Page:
PIA20155: Ice Volcanoes on Pluto?
 Target Name:  Pluto
 Is a satellite of:  Sol (our sun)
 Mission:  New Horizons
 Spacecraft:  New Horizons
 Instrument:  LORRI
 Product Size:  879 x 906 pixels (w x h)
 Produced By:  Johns Hopkins University/APL
 Full-Res TIFF:  PIA20155.tif (797.4 kB)
 Full-Res JPEG:  PIA20155.jpg (207.4 kB)

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Original Caption Released with Image:

The informally named feature Wright Mons, located south of Sputnik Planum on Pluto, is an unusual feature that's about 100 miles (160 kilometers) wide and 13,000 feet (4 kilometers) high. It displays a summit depression (visible in the center of the image) that's approximately 35 miles (56 kilometers) across, with a distinctive hummocky texture on its sides. The rim of the summit depression also shows concentric fracturing. New Horizons scientists believe that this mountain and another, Piccard Mons, could have been formed by the 'cryovolcanic' eruption of ices from beneath Pluto's surface.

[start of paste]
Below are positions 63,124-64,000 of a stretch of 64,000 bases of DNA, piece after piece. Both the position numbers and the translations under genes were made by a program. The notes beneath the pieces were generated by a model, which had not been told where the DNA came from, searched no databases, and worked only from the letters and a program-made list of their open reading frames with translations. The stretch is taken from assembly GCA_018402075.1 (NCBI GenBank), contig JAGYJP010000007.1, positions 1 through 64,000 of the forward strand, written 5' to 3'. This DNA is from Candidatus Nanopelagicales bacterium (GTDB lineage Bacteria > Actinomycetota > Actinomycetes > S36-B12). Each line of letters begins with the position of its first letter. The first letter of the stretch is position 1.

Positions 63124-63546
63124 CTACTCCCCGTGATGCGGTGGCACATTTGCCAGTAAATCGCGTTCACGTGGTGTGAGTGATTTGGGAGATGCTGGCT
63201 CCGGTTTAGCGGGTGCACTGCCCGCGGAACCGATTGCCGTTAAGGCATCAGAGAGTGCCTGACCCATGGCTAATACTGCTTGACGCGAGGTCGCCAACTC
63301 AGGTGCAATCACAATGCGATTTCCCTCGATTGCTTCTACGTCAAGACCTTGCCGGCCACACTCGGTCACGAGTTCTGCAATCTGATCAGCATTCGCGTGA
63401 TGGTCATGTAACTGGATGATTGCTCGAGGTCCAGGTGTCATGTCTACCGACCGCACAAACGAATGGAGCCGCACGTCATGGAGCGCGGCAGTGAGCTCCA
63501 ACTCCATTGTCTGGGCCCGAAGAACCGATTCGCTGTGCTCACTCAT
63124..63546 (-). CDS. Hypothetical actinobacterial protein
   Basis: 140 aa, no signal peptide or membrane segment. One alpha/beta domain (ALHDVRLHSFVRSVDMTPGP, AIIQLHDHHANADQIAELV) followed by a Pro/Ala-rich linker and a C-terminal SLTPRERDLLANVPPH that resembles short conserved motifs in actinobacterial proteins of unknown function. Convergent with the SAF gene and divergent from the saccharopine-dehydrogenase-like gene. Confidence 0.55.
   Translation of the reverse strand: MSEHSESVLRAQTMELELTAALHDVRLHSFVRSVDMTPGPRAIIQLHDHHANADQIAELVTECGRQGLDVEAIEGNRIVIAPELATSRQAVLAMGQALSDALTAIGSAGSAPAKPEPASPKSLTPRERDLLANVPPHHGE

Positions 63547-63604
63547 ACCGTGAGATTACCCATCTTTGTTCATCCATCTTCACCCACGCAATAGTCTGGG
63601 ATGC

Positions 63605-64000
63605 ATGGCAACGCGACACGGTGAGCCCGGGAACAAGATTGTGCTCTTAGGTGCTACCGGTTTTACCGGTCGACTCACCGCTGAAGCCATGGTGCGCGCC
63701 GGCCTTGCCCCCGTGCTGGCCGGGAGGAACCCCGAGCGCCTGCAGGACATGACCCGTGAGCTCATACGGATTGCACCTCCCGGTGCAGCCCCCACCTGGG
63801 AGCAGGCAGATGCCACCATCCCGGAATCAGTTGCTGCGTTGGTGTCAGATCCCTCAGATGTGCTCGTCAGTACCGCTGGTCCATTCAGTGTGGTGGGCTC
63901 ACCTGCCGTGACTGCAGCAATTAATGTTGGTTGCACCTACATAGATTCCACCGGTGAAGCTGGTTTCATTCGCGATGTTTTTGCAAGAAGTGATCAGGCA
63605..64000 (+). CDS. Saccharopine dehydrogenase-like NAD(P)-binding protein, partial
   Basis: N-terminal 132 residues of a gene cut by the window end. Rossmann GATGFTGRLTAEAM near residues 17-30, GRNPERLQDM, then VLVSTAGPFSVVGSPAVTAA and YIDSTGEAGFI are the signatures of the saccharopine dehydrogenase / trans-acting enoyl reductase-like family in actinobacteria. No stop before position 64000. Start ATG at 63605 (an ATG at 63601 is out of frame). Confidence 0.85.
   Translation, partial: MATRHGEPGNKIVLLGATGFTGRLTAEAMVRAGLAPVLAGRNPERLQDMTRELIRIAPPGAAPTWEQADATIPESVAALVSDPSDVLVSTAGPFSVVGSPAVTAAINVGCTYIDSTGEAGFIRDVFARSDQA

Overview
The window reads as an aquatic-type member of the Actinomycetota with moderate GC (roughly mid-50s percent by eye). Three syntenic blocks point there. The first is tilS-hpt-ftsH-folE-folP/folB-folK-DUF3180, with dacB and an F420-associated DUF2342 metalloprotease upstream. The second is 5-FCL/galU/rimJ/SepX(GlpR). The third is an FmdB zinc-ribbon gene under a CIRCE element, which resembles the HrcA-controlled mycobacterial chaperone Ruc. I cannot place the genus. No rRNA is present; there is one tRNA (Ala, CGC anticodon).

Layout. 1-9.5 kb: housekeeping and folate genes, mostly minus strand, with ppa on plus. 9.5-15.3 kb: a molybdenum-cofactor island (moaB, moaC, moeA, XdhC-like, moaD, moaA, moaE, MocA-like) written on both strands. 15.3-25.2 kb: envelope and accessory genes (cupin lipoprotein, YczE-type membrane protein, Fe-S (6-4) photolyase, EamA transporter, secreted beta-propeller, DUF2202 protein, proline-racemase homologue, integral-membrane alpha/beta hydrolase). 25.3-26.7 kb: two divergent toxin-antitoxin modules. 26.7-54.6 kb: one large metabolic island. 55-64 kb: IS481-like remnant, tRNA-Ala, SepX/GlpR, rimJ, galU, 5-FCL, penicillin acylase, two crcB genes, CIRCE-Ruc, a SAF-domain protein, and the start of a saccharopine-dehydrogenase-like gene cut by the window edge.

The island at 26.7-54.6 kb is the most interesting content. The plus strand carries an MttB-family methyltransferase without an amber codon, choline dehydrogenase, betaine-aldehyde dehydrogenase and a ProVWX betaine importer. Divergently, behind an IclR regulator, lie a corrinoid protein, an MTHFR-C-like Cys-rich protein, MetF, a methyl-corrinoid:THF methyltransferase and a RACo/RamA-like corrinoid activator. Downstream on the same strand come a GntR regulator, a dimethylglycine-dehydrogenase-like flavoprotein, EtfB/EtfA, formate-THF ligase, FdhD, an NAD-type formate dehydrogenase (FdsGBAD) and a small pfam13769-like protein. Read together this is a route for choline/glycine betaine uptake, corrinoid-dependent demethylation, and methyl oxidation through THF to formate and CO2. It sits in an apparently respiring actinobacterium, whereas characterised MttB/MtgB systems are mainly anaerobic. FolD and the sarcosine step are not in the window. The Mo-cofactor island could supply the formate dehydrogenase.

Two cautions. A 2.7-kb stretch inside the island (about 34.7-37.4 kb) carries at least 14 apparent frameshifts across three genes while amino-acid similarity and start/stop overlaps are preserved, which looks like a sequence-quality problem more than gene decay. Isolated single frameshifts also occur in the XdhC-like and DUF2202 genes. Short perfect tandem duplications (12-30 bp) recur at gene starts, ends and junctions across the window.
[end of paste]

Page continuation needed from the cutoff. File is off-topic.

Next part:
The Johns Hopkins University Applied Physics Laboratory in Laurel, Maryland, designed, built, and operates the New Horizons spacecraft, and manages the mission for NASA's Science Mission Directorate. The Southwest Research Institute, based in San Antonio, leads the science team, payload operations and encounter science planning. New Horizons is part of the New Frontiers Program managed by NASA's Marshall Space Flight Center in Huntsville, Alabama.

Image Credit:
NASA/Johns Hopkins University Applied Physics Laboratory/Southwest Research Institute

Image Addition Date: